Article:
Local celebrities buckle down to perfect dances
Summit daily news
Sen. Dan Gibbs has stood in front of hundreds of people and discussed political issues. He has battled fires on the front lines. But doing the rumba in front of more than 550 people is “by far the scariest experience” he has faced, he said.
Gibbs is one of 10 local celebrities who’ve been learning how to dance for the last six weeks, in order to perform in front of judges at Saturday’s Dancing with the Mountain Stars, a benefit for St. Anthony Summit Medical Center’s 10-bed wing expansion.
“(The dance) is way out of my comfort zone,” Gibbs said, adding, “but, if I’m going to embarrass myself, it might as well be for a good cause.”
Gibbs has discovered, by his own admission, that he has hips – which can sway and move plenty. And, he’s rumored to throw a little Michael Jackson magic into his routine.
Meanwhile, all the other amateur dancers are polishing their acts, so that when their professional dance partners from Los Angeles arrive today, they’re ready to rumba (or salsa, or tango, or cha cha, as the case may be).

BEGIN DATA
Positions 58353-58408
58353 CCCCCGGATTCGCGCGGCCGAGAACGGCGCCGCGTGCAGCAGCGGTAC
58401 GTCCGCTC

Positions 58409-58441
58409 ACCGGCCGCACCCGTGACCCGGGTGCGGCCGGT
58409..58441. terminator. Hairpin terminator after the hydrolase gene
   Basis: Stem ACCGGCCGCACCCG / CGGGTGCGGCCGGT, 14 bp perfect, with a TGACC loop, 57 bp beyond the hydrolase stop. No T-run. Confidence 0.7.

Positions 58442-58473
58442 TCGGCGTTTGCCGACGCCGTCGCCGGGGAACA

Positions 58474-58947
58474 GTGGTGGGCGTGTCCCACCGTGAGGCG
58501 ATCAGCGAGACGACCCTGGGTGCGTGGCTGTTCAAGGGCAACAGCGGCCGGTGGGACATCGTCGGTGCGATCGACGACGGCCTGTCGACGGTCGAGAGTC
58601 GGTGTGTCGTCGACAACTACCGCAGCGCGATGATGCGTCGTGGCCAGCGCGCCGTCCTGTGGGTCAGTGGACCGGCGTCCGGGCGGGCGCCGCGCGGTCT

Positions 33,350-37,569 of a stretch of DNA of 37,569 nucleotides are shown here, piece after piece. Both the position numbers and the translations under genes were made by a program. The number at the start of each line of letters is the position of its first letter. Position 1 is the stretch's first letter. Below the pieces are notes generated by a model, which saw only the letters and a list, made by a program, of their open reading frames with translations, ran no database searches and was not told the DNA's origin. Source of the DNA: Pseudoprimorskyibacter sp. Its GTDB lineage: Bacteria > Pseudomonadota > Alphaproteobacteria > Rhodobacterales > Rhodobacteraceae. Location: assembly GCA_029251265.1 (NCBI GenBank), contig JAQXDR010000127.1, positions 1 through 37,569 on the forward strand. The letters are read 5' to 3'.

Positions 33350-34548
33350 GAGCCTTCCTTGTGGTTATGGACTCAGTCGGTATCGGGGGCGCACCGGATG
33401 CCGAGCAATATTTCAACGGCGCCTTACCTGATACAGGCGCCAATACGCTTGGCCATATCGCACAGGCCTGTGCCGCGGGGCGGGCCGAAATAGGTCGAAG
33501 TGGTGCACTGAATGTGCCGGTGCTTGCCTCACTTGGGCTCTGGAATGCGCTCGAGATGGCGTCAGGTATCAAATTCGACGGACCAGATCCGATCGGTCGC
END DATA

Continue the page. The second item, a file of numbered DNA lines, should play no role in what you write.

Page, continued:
Mandy Moore, who grew up in Summit and now lives in L.A. and works as a choreographer for the TV show “So You Think You Can Dance,” is critiquing all of the dancers this week; she’s adding more difficult elements to routines, or simplifying them, depending on how each local celebrity is progressing.
“This is the first big test – to perform in front of Mandy,” said local dance instructor Roger Moen. “They’ve come 85 percent of how far they’re going to get, and now we’re going to add the next 15 percent.”
Moore will also choreograph a six-minute group routine, which will feature all of the professional dancers (who happen to be her good friends).
“Last year, it was an amazing showstopper,” said Pam Churman, dance competition coordinator. “That’s why so many people are coming back this year.”
Local dance teachers, such as Teresa and Roger Moen, Stephanie Roller Bruner and Debbie Swartz, will continue to work with the local celebrities, as they have done in the past five weeks. But, this week, they’re emphasizing things like arm extension and facial expression.
“I tell them to play the audience, be a drama queen for the day – and relax and have fun,” said Teresa Moen.
So, why do locals put themselves through the learning challenge?
“I’m a sucker for fundraisers,” said longtime local and ski instructor Freda Langell.
“I’m a sucker for fun,” replied Rae Anderson.
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